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Hospital Fraud

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March 13, 2014

Memorial Hospital, the operator of an acute care hospital facility in Ohio, agreed to pay $8.5M to settle claims that it violated the False Claims Act, the Anti-Kickback Statute and the Stark Statute by engaging in improper financial relationships with referring physicians. DOJ

January 29, 2014

Saint Joseph Health System agreed to pay $16.5 million to resolve allegations that Saint Joseph Hospital violated the False Claims Act by submitting false claims to the Medicare and Kentucky Medicaid programs for a variety of medically unnecessary cardiac procedures. The allegations were first raised in a qui tam lawsuit filed under the whistleblower provisions of the False Claims Act. DOJ

December 31, 2013

St. James Healthcare and its parent company, Sisters of Charity of Leavenworth Health System, agreed to pay $3.85M to resolve allegations that they violated the Anti-Kickback Statute, the Stark Law and the False Claims Act by improperly providing financial benefits to physicians and physician groups that made referrals to the hospital. DOJ

December 18, 2015

Constantine Cannon partner Tim McCormack was quoted in the Modern Healthcare article, 32 hospitals will pay $28 million to resolve kyphoplasty probe.  Click here to read the article.

December 18, 2015

Thirty-two hospitals in 15 states agreed to pay more than $28 million to settle charges they violated the False Claims Act by submitting false claims to Medicare for minimally-invasive kyphoplasty procedures used to treat certain spinal fractures often arising from osteoporosis.  According to the government, the settling hospitals billed Medicare for these procedures on a more costly inpatient basis when they should have been billed on a less costly outpatient basis.  The government has now reached settlements with more than 130 hospitals totaling approximately $105 million to resolve allegations of overcharging Medicare for kyphoplasty procedures.  The 15 current settling hospitals include: The Cleveland Clinic (Ohio); Citrus Memorial Health System (Florida); Cullman Regional Medical Center (Alabama); Martin Memorial Medical Center (Florida); MultiCare Tacoma General Hospital (Washington); Norwalk Hospital (Connecticut); Princeton Community Hospital Association (West Virginia); Sacred Heart Medical Center (Washington); Sarasota Memorial Hospital (Florida); Spartanburg Regional Health Services District Inc. (South Carolina); St. Cloud Hospital (Minnesota); Tampa General Hospital (Florida); 5 hospitals affiliated with Community Health Systems Inc. (Tennessee); 5 hospitals affiliated with Tenet Health Care Corporation (Texas); 5 hospitals formerly owned and operated by Health Management Associates (Florida); 3 hospitals affiliated with BayCare Health System (Florida); and 2 hospitals affiliated with Banner Health (Arizona).  In addition, the government previously settled with Medtronic Spine LLC, the corporate successor to Kyphon Inc., for $75 million to settle allegations the company caused false claims to be submitted to Medicare by counseling hospital providers to perform kyphoplasty procedures as inpatient rather than outpatient procedures.  All but 3 of the current settlements originated in a whistleblower lawsuit filed by Craig Patrick, a former Kyphon reimbursement manager, and Charles Bates, a former Kyphon sales manager for Kyphon.  They will receive a whistleblower award of roughly $4.75 million from the proceeds of the government’s recovery.  DOJ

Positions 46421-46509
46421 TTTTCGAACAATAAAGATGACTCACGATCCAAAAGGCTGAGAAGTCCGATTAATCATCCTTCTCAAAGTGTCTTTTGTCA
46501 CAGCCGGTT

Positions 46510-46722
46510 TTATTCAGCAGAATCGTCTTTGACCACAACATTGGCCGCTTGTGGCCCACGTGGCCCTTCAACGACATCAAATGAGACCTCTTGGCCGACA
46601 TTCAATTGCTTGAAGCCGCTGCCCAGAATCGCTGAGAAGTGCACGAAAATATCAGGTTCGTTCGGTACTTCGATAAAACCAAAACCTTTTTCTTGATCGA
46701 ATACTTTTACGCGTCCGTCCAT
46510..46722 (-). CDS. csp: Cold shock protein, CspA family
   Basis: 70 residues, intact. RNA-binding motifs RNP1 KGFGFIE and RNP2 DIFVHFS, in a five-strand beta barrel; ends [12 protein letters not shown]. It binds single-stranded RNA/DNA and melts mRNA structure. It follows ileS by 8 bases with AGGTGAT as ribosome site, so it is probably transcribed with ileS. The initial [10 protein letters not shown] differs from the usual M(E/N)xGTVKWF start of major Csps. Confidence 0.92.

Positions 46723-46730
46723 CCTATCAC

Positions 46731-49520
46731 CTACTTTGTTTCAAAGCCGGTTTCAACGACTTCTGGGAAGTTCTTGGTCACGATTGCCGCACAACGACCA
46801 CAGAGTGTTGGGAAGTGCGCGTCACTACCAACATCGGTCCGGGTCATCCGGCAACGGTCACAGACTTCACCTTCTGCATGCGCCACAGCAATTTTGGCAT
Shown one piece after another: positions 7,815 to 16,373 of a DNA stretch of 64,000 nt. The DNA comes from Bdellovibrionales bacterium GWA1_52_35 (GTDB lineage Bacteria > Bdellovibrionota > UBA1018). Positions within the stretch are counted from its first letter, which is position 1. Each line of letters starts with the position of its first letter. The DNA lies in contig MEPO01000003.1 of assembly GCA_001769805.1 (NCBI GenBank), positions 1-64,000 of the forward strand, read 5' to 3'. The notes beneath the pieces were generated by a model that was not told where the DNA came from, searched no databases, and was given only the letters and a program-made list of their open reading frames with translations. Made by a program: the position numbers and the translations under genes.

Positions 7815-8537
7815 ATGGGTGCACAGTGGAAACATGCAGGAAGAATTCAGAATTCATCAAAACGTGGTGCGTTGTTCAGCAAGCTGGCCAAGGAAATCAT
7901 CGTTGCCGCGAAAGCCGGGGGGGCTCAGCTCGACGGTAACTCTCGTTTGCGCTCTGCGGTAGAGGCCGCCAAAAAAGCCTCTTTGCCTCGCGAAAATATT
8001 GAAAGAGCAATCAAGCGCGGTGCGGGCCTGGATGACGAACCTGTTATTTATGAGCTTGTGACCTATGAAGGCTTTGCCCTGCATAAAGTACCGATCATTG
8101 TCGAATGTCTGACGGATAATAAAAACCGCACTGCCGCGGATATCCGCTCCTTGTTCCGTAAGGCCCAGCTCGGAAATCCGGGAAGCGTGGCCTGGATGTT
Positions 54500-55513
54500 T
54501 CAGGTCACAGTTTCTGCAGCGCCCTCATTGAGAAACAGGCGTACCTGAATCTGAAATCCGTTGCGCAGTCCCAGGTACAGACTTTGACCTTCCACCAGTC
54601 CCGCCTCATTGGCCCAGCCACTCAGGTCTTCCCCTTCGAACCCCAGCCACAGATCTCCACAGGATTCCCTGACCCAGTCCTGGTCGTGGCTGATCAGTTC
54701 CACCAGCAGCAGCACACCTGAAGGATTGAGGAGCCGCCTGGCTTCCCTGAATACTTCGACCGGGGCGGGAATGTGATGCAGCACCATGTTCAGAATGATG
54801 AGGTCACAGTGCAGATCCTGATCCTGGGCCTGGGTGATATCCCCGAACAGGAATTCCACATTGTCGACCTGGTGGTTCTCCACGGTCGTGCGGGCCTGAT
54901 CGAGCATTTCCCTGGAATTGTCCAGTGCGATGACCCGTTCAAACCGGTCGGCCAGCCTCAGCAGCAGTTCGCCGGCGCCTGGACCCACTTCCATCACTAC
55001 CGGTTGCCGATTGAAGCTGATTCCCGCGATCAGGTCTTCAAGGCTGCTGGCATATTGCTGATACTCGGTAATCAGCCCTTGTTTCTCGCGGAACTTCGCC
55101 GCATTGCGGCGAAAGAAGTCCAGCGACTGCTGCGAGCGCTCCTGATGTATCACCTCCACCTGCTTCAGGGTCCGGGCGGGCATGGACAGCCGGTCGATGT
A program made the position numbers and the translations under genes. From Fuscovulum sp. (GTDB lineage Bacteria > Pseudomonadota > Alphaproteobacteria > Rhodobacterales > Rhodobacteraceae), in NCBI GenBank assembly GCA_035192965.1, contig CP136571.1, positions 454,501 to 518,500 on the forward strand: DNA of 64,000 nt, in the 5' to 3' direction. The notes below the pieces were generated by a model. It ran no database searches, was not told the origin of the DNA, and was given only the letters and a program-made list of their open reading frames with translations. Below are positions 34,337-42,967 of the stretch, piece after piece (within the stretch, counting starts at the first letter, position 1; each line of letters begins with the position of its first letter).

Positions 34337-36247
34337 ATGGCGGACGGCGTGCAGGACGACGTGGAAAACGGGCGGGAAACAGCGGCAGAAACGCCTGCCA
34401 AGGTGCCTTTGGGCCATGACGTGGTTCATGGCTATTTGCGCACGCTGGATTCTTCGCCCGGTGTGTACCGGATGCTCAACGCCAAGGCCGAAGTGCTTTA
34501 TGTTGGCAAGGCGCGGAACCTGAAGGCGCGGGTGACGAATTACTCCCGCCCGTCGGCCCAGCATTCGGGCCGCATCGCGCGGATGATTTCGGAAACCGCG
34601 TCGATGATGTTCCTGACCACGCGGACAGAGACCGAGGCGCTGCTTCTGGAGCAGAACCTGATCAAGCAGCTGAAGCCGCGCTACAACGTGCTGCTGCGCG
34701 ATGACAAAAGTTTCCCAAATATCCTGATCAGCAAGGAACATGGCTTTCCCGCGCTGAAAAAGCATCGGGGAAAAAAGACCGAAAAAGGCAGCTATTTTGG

November 21, 2015

Constantine Cannon partner Tim McCormack was quoted in the Modern Healthcare article, Whistle-blower worries:  Hospitals likely to see more False Claims suits tied to doctor compensation.  Click here to read the article.

DOJ’s Adventist Settlement Puts the Power of Whistleblowers in “Stark” Relief

Posted  09/23/15
By Tim McCormack and Molly Knobler (published on SCCE’s Compliance and Ethics Blog) There is no denying that certain aspects of the Physician Self-Referral Law, more commonly known as the “Stark Law,” are complicated. The Stark Law and its corresponding regulatory scheme include a web of technical terms, safe harbors, and interpretive guidance.   Is this complexity a necessary byproduct of the...

Barker Decision Extends Attorney-Client Privilege Waiver to False Claims Act Cases

Posted  09/4/14
By Gordon Schnell
The attorney-client privilege is perhaps the most critical component of the attorney-client relationship.  As the Supreme Court declared in its landmark Upjohn decision, the privilege exists "to encourage full and frank communication between attorneys and their clients and thereby promote broader public interests in the observation of law and administration of justice."  As most would agree, without the privilege...

March 11, 2014

Florida-based hospital system Halifax Hospital Medical Center agreed to pay $85M to resolve allegations that they violated the False Claims Act and Stark Law by executing contracts with six medical oncologists that provided an incentive bonus that improperly included the value of prescription drugs and tests that the oncologists ordered and Halifax billed to Medicare.  The allegations were first raised in a qui tam lawsuit filed by Halifax Hospital employee Elin Baklid-Kunz under the whistleblower provisions of the False Claims Act.  She will receive a whistleblower award of $20.8 million.  DOJ

August 19, 2013

Shands Teaching Hospital & Clinics agreed to pay $26M to settle allegations that six of its health care facilities submitted false claims to Medicare, Medicaid and other federal health care programs for inpatient procedures that should have been billed as outpatient services. The allegations were first raised in a qui tam lawsuit filed under the whistleblower provisions of the False Claims Act. DOJ
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